• FLARM Dipole Core A&B and Portable A&B (with adapter) Antenna - SKU 1429FLRM
• ADS-B Dipole Core and Portable (with adapter) Antenna - SKU 1429ADSB
• Flarm Rod Portable Antenna - SKU 1430FLRM
• ADS-B Rod Type Portable Antenna - 1430ADSB
Antenna Installation Guidelines
This page is only addresses FLARM RF antenna installations. Refer to the PowerFLARM manual for information on GPS antenna placement and installation.
The following section “Antenna Installation Guidelines” gives you guidelines on how to properly install FLARM RF antennas. If you follow these guidelines you will likely get a good installation for collision avoidance. However, optimal installation for an individual aircraft type is not possible because of variations in aircraft type and the materials used.
Therefore, do not make the first installation permanent. Check the section “How to build a temporary dipole antenna mount” and follow the installation guidelines for a first try. This will likely give a good range or at least give you a good starting point for further optimization. Keep in mind that for safety purposes you require a range of only 1 NM forward, less to the sides (See “FAQ” section for explanation). Once you are happy with the achieved range, make the installation permanent.
Do's and Dont's
• Before connecting, always check type and polarity of antenna connectors carefully!
• Have a very good look at the inside conductor, one side MUST be male, the other MUST be female.
• Attaching incompatible antenna connectors will cause loss of performance, permanent damage to the device and void the warranty.
• Mount antenna clear of any object except for the parts intended for attachment by antenna designer! (e.g. adhesive patch on PowerFLARM remote antenna)
• Give the antenna as much ‘free’ room as possible!
• Don’t let it touch anything!
• Keep in mind that not just conductive material but also humans attenuate signals. Glass fiber and Kevlar barely attenuates signals.
•Always connect an antenna to FLARM A port!
If you only use one antenna, connect it to FLARM A port. If you feel that your airplane attenuates signals strongly in one direction, you can connect a second antenna to the FLARM B port. The best solution however is to find a place where the antenna on FLARM A port can freely radiate in every direction. Do not connect more than one antenna to one RF port (e.g. by splitter)!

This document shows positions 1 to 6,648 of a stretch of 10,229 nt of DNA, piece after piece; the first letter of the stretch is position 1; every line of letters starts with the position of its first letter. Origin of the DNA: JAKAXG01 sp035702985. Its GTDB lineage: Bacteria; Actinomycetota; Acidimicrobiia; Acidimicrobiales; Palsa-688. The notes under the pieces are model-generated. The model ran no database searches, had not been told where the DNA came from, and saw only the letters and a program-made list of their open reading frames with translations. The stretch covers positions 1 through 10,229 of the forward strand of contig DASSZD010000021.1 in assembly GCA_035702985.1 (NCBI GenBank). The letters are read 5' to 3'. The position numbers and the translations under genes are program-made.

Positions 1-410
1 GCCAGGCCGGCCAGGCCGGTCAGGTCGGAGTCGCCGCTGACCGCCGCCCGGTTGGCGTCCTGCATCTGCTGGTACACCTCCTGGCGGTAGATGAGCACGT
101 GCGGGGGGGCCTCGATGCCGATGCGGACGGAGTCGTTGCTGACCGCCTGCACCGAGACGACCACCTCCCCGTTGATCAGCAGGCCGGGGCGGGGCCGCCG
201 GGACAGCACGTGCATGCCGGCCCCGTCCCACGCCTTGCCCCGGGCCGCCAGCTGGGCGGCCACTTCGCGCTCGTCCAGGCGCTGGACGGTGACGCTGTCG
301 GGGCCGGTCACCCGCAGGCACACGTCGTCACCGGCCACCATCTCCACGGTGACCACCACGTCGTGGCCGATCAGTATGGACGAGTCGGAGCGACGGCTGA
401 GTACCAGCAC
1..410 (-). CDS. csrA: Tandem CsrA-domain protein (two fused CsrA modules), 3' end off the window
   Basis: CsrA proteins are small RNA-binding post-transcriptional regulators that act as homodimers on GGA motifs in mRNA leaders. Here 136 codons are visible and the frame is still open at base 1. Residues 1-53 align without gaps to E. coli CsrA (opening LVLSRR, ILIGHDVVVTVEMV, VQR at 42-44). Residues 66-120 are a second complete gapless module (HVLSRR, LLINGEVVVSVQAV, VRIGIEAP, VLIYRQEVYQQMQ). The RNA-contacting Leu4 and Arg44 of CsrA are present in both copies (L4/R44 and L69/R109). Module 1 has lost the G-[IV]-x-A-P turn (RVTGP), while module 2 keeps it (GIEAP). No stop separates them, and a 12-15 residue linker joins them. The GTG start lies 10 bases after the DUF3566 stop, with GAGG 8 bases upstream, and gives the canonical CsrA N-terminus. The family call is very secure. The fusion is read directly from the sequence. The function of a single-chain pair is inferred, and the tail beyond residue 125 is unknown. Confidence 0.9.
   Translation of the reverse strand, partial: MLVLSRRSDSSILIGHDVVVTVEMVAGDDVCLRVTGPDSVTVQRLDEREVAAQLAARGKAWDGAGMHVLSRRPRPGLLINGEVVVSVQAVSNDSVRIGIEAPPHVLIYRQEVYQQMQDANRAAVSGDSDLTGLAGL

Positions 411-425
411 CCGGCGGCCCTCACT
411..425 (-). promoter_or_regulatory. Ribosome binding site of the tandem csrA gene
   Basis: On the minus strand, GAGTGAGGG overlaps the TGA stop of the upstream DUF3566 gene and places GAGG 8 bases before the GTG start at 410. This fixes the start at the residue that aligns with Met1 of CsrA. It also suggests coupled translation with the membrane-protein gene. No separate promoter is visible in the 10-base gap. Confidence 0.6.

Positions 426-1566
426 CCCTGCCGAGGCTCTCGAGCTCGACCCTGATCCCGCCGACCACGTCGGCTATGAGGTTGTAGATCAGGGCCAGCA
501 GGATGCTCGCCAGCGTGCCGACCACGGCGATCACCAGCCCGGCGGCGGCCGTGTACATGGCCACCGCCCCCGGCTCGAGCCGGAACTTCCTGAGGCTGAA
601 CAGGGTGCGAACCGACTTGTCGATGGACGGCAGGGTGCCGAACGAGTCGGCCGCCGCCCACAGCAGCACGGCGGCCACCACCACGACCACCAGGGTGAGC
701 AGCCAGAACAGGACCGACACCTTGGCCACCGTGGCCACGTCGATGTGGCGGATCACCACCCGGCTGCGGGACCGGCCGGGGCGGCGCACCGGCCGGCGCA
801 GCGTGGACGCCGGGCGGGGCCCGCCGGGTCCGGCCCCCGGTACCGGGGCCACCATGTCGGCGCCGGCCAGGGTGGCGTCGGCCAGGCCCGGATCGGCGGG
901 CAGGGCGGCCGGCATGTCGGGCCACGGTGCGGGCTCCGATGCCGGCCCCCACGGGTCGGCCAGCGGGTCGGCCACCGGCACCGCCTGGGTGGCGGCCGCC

•Ensure that the installation does not conflict with any operation of the aircraft e.g. Canopy emergency release
No, the coaxial antenna cable will not ‘just rip’...
•Keep antennas separated as far as possible!
Min. distance between RF antenna on FLARM A and FLARM B port: 1ft (0.3 m)
Min. distance between RF antenna on FLARM A port and GPS antenna: 1ft (0.3 m)
Min. distance between RF antenna on FLARM B port and GPS antenna: 4in (0.1 m)
Min. distance between ADS-B / XPDR antenna and GPS antenna: 4in (0.1 m)
•Do not mount antennas on conductive material (e.g. any type of metal, carbon fiber)!
Exception: If you are using third party antennas which require a ground plane¹.
Alternative Antenna Types / Placements
PowerFLARM is delivered with universal antennas that work well for most installations. However, some alternative antenna types or placement locations may be beneficial.
On top of the glare shield installation
Example of factory installed glare shield antennas; required ground plane is hidden under the cover. ADS=B/PCAS antenna on left, FLARM antenna on right.
Some aviation antennas e.g. the ones used for transponders, will work very well, talk to the antenna supplier about performance in the 902-926MHz band used by FLARM in North America. FLARM cannot share an antenna with a transponder.
Antenna in tail
Some carbon gliders have dedicated glass only areas in their tails for VHF and other antennas. It may be possible to place the FLARM antenna there. ‘Low loss’ coaxial cables must be used with less than 1.5dB/10m attenuation at 900MZ, e.g. LMR-400. DO NOT use RG-174 coaxial cable for any extensions > 1m (3ft)
Antenna in gear box
This location is NOT recommended for the ‘A’ port antenna. In carbon gliders, the ‘B’ port antenna may be placed in or near the gear box to improve coverage from below, if the gear doors are not made out of carbon.